Thursday, 24 December 2009
Swaddling bands were bandage-like strips, sometimes of a uniform width, sometimes of a tapering width. After the newborn's umbilical cord had been cut and tied, the baby was washed, rubbed with salt and oil, and wrapped with strips of cloth to keep the little one warm and ensure that tiny limbs would grow straight. The swaddling bands would stay in place for around a year. Ezekiel 16:4 describes Israel as unswaddled, a metaphor for abandonment. Poor families had to make do with plain strips whilst richer families could afford the sacrifice of elegantly embroidered strips such as these Italian ones of 1600-1625.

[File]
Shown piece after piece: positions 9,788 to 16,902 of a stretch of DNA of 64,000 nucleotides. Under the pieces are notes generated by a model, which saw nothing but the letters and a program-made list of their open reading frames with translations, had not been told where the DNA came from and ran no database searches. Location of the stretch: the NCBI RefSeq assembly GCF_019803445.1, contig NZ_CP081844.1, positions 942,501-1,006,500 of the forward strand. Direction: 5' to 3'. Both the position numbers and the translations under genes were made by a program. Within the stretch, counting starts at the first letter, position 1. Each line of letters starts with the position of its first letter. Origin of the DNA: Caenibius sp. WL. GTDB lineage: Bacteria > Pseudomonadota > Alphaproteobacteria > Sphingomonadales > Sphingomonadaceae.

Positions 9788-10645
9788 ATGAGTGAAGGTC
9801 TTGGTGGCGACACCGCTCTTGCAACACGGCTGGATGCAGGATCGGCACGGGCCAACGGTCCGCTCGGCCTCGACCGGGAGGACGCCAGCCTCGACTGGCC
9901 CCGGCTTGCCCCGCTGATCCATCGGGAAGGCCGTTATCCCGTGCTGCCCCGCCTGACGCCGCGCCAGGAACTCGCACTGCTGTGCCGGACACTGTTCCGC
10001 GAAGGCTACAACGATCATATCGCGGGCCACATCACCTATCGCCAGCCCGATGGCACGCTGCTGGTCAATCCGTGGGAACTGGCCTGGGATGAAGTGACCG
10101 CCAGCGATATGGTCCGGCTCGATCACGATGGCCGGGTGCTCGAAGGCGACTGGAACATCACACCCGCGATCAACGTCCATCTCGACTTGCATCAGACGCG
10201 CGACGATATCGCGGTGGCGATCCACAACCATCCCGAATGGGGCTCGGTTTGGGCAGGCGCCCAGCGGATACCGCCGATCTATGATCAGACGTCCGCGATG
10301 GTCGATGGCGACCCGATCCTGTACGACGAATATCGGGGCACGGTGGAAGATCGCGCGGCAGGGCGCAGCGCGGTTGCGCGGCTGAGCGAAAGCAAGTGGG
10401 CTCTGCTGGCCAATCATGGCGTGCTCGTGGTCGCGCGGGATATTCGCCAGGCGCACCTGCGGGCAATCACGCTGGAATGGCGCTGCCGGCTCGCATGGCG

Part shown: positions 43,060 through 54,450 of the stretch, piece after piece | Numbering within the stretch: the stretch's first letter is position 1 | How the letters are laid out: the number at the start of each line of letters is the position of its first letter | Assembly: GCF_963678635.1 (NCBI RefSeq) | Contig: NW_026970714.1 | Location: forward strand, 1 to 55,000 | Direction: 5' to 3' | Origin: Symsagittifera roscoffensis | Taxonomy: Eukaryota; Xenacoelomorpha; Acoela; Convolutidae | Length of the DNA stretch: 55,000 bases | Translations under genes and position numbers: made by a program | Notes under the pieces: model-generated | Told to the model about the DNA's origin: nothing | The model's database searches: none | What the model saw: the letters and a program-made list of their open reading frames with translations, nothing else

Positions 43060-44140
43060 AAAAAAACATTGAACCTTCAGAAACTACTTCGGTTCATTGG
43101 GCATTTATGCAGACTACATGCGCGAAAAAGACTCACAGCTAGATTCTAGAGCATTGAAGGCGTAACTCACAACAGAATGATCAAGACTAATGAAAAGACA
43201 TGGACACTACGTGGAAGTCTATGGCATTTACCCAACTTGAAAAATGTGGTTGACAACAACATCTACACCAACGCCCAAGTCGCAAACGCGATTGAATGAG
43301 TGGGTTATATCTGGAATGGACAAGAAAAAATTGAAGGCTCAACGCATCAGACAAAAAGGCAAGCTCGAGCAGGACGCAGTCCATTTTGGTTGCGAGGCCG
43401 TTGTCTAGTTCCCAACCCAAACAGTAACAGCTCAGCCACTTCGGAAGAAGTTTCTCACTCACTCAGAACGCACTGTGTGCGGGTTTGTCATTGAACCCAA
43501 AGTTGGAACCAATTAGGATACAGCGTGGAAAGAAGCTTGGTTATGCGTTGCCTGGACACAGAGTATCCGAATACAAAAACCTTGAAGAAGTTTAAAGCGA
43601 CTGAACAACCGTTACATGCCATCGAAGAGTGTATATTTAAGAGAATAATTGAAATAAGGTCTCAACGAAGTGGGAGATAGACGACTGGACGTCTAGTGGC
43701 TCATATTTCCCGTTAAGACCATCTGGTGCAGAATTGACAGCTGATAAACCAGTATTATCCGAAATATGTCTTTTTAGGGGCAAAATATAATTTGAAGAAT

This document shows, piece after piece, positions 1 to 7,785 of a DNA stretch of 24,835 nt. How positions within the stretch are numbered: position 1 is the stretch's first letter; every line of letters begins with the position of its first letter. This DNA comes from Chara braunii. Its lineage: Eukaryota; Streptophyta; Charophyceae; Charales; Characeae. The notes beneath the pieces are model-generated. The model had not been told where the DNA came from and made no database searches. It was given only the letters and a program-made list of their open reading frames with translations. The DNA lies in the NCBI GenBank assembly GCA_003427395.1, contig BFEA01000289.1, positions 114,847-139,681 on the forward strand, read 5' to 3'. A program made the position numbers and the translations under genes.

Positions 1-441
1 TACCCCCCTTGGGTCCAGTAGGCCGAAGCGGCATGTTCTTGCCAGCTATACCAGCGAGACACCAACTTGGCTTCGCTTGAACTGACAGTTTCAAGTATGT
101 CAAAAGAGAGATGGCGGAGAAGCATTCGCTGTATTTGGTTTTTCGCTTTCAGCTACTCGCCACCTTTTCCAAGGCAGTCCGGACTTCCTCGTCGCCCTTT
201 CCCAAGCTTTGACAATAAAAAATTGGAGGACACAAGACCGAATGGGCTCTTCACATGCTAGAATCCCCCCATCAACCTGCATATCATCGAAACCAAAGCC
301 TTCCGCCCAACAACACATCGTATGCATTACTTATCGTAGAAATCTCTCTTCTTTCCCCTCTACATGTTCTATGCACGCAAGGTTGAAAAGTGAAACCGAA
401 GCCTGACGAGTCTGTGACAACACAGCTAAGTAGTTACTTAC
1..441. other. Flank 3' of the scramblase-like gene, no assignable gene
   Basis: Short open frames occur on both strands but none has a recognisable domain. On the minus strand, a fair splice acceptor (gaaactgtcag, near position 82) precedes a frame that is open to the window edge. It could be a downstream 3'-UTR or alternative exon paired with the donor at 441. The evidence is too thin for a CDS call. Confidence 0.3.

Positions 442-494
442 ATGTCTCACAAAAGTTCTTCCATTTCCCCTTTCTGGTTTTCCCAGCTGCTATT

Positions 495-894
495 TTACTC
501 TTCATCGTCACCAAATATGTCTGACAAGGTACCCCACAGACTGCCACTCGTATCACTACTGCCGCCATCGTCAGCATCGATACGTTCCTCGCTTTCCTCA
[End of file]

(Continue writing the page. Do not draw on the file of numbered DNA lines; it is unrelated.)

These binding cloths are from Alsace and date from 1719-1720. These are just some of the wonderful items you see when you extend your search to embroidery in the V&A digital collection.
Posted by N E E D L E P R I N T at 08:40